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Election Season Is Almost Here — Here's How to Vote in Miami-DadeEXPAND
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Election Season Is Almost Here — Here's How to Vote in Miami-Dade

Update, July 16: The U.S. Supreme Court has sided with the State of Florida and blocked the voting rights of former felons pending their payment of fines, fees, and restitution associated with their sentences. That means thousands of potential voters may be barred from voting in this year's election, according to the Washington Post.

Here in Florida, election season is closer than you might think. In the August 18 primary, Miami-Dade voters will decide, among other things, who should serve as the county's mayor and whether the incumbent state attorney of 27 years should be replaced.

With COVID-19 cases surging ever higher each day in Florida, it can be scary to think of going out to your local polling place. In order to sidestep those fears, Florida has allowed mail-in ballots for all voters for both the August primary and November general election.

To vote by mail, eligible voters must sign up to receive a ballot at home, but they do not have to provide a reason for wanting to vote by mail. The Miami-Dade elections website lets you see a sample ballot online based on your address and even allows you to track your ballot once you mail it out.

To help voters understand how to navigate the elections process in These Unprecedented Times, New Times has put together a quick guide to navigating deadlines, voter registration, mail-in ballots, as well as an overview of major issues and races on the ballot itself.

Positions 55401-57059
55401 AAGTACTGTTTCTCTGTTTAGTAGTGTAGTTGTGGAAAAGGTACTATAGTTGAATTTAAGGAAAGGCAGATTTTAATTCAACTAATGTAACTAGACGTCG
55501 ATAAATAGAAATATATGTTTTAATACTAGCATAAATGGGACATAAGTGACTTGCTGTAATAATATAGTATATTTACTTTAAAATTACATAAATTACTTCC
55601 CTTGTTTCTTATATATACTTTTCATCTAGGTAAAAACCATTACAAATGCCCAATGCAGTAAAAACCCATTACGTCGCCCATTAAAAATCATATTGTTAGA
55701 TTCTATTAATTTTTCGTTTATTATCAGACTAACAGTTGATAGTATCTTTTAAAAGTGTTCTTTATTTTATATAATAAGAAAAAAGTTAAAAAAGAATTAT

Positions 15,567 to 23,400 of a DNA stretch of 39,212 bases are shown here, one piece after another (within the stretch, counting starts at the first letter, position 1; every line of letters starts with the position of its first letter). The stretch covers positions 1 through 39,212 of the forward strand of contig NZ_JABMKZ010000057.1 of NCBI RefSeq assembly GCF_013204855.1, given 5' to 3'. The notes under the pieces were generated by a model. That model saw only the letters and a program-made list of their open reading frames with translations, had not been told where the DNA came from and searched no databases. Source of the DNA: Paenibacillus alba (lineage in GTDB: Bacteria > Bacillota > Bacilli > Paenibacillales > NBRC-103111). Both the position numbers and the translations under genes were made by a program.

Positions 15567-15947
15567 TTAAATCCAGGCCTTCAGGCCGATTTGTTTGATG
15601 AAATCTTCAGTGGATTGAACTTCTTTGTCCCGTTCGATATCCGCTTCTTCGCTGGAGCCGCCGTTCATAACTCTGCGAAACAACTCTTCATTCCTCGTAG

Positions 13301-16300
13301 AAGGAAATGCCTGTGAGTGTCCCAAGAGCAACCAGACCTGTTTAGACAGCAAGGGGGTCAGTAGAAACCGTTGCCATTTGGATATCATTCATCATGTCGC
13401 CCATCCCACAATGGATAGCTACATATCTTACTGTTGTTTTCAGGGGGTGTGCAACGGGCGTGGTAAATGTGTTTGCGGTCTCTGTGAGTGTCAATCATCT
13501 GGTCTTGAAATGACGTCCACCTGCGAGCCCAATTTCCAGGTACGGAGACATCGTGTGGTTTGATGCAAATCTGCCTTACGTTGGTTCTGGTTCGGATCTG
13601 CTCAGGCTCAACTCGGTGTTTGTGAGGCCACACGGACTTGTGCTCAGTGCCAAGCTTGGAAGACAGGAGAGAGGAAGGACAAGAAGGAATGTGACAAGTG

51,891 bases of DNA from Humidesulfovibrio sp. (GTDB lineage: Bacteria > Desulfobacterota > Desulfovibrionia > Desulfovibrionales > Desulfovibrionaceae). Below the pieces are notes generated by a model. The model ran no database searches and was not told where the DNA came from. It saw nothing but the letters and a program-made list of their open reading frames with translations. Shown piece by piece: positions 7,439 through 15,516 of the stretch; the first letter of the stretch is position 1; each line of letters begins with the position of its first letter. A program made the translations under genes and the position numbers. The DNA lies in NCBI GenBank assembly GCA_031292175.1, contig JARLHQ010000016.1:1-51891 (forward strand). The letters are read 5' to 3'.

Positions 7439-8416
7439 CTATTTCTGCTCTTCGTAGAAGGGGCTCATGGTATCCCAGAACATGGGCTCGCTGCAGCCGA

Registering to vote

The deadline for voter registration for the Tuesday, August 18, primary election is this coming Monday, July 20. To register, all legal residents need is a Florida ID or driver's license and a Social Security number. (The deadline to register for the Tuesday, November 3, general election is Monday, October 5.)

To register on time, visit the state's registration website, and click "register or update." You can also update your voter status to reflect a new address or party change. If you're unsure whether you're already registered to vote or what party you're affiliated with, you can check your voter status.

Florida is a closed primary state, meaning only those registered with a party may vote in that party's primary (for example, only registered Republicans can vote in a Republican primary election). But there are some items on the ballot that anyone can vote for regardless of party, including the races for county mayor and state attorney.